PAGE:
Seizure-Induced Regulations of Amyloid-β, STEP61, and STEP61 Substrates Involved in Hippocampal Synaptic Plasticity.

Jang SS, Royston SE, Lee G, Wang S, Chung HJ - Neural Plast. (2016)

Model by which seizure-induced changes in Aβ, STEP61, and Tyr-phosphorylation of STEP61 lead to synaptic weakening in the hippocampus. A single ECS increases STEP61 expression and decreases Tyr-phosphorylation of NMDAR subunit GluN2B and ERK1/2 in the hippocampus at 48 h time point, leading to synaptic weakening via NMDAR internalization and ERK1/2 inactivation. A delayed decrease in ERK1/2 expression as well as a delayed enhancement of APP and Aβ expression at 72–96 h following a single ECS maintains this synaptic weakening. Chronic ECS-induced increase in APP expression and Aβ production as well as persistent decrease in total GluN2B level leads to synaptic weakening.
© Copyright Policy - open-access
Related In: Results  -  Collection

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fig6: Model by which seizure-induced changes in Aβ, STEP61, and Tyr-phosphorylation of STEP61 lead to synaptic weakening in the hippocampus. A single ECS increases STEP61 expression and decreases Tyr-phosphorylation of NMDAR subunit GluN2B and ERK1/2 in the hippocampus at 48 h time point, leading to synaptic weakening via NMDAR internalization and ERK1/2 inactivation. A delayed decrease in ERK1/2 expression as well as a delayed enhancement of APP and Aβ expression at 72–96 h following a single ECS maintains this synaptic weakening. Chronic ECS-induced increase in APP expression and Aβ production as well as persistent decrease in total GluN2B level leads to synaptic weakening.
Mentions: We show that STEP61 level was markedly increased in rat hippocampus at 48 h after a single induction of ECS (Figure 1(d)), which induces global elevation of hippocampal neuronal activity [33]. Consistent with this increase in STEP61 expression, the level of Tyr1472-phosphorylated GluN2B was reduced at 48–72 h following a single ECS without altering total GluN2B expression (Figure 2(a)). Considering that STEP61-mediated dephosphorylation of GluN2B leads to internalization of GluN2B-containing NMDARs [11], upregulation of STEP61 (Figure 1(d)) may serve as a compensatory mechanism to reduce surface density of NMDARs in the hippocampus in response to seizures (Figure 6). Consistent with the previous report on ECS-induced decreases in PSD-95 and GluN2A/B expression [50], chronic ECS caused a persistent decrease in total GluN2B expression over the course of 96 h following chronic ECS (Figure 2(b)). NMDAR activation requires coincident binding of glutamate and membrane depolarization produced by opening of AMPARs [51]. Hence, although chronic ECS did not alter GluA2 level (Figure 3(f)), a persistent decline in GluN2B expression (Figure 2(b)) could facilitate synaptic weakening in response to repetitive seizures.

Bottom Line: Pathologic accumulation of soluble amyloid-β (Aβ) oligomers impairs synaptic plasticity and causes epileptic seizures, both of which contribute to cognitive dysfunction in AD.Here we show that a single episode of electroconvulsive seizures (ECS) increased protein expression of membrane-associated STriatal-Enriched protein tyrosine Phosphatase (STEP61) and decreased tyrosine-phosphorylation of its substrates N-methyl D-aspartate receptor (NMDAR) subunit GluN2B and extracellular signal regulated kinase 1/2 (ERK1/2) in the rat hippocampus at 2 days following a single ECS.Interestingly, a significant decrease in ERK1/2 expression and an increase in APP and Aβ levels were observed at 3-4 days following a single ECS when STEP61 level returned to the baseline.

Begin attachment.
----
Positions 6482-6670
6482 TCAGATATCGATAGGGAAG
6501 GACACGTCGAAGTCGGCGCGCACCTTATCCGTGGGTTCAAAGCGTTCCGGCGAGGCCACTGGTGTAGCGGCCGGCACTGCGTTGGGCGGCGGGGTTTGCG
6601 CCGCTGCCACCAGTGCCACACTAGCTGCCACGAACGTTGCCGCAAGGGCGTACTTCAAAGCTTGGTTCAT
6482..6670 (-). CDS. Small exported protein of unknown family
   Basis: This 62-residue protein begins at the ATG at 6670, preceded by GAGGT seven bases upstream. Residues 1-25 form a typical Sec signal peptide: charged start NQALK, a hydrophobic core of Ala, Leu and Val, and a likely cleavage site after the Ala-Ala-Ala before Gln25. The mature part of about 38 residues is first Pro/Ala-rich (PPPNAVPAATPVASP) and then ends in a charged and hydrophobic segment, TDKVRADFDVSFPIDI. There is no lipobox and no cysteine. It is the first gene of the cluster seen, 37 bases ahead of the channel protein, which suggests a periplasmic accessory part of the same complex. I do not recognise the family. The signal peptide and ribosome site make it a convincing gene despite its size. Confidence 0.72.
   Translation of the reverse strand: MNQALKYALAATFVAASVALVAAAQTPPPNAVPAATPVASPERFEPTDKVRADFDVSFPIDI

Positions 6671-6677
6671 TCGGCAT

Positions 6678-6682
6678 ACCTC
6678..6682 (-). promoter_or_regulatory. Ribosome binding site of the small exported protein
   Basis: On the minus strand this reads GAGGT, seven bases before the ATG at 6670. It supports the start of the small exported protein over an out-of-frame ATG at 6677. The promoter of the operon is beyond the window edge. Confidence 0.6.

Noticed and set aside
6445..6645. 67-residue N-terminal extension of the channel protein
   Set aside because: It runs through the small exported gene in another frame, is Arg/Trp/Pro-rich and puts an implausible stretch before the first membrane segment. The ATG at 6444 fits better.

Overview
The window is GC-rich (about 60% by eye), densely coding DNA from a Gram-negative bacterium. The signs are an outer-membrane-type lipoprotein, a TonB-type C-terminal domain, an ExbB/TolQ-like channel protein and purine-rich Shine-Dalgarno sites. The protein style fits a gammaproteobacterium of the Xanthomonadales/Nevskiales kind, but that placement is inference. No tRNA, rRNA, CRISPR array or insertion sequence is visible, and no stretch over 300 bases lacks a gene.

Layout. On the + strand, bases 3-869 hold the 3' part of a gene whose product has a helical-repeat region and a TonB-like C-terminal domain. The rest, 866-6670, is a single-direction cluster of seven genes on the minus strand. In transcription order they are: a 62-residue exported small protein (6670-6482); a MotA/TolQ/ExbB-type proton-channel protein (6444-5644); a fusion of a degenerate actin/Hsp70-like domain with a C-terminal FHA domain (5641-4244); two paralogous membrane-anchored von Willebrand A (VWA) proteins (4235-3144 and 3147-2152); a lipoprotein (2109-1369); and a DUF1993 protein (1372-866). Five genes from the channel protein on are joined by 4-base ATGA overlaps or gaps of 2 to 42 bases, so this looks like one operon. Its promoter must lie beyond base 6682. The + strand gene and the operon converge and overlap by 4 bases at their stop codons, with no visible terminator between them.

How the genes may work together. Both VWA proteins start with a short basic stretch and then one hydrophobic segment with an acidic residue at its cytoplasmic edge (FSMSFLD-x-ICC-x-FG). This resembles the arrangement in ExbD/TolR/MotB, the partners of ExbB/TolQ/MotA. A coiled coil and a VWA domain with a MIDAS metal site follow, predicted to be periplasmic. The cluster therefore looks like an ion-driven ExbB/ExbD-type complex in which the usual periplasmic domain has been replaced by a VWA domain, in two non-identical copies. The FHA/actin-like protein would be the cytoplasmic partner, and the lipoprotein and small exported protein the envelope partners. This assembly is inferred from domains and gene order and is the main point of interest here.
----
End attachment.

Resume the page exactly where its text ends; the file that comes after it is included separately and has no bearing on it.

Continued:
View Article: PubMed Central - PubMed

Affiliation: Department of Molecular and Integrative Physiology, University of Illinois at Urbana-Champaign, Urbana, IL 61801, USA; Neuroscience Program, University of Illinois at Urbana-Champaign, Urbana, IL 61801, USA.

ABSTRACT
Alzheimer's disease (AD) is a neurodegenerative disorder characterized by progressive cognitive decline. Pathologic accumulation of soluble amyloid-β (Aβ) oligomers impairs synaptic plasticity and causes epileptic seizures, both of which contribute to cognitive dysfunction in AD. However, whether seizures could regulate Aβ-induced synaptic weakening remains unclear. Here we show that a single episode of electroconvulsive seizures (ECS) increased protein expression of membrane-associated STriatal-Enriched protein tyrosine Phosphatase (STEP61) and decreased tyrosine-phosphorylation of its substrates N-methyl D-aspartate receptor (NMDAR) subunit GluN2B and extracellular signal regulated kinase 1/2 (ERK1/2) in the rat hippocampus at 2 days following a single ECS. Interestingly, a significant decrease in ERK1/2 expression and an increase in APP and Aβ levels were observed at 3-4 days following a single ECS when STEP61 level returned to the baseline. Given that pathologic levels of Aβ increase STEP61 activity and STEP61-mediated dephosphorylation of GluN2B and ERK1/2 leads to NMDAR internalization and ERK1/2 inactivation, we propose that upregulation of STEP61 and downregulation of GluN2B and ERK1/2 phosphorylation mediate compensatory weakening of synaptic strength in response to acute enhancement of hippocampal network activity, whereas delayed decrease in ERK1/2 expression and increase in APP and Aβ expression may contribute to the maintenance of this synaptic weakening.

No MeSH data available.


Related in: MedlinePlus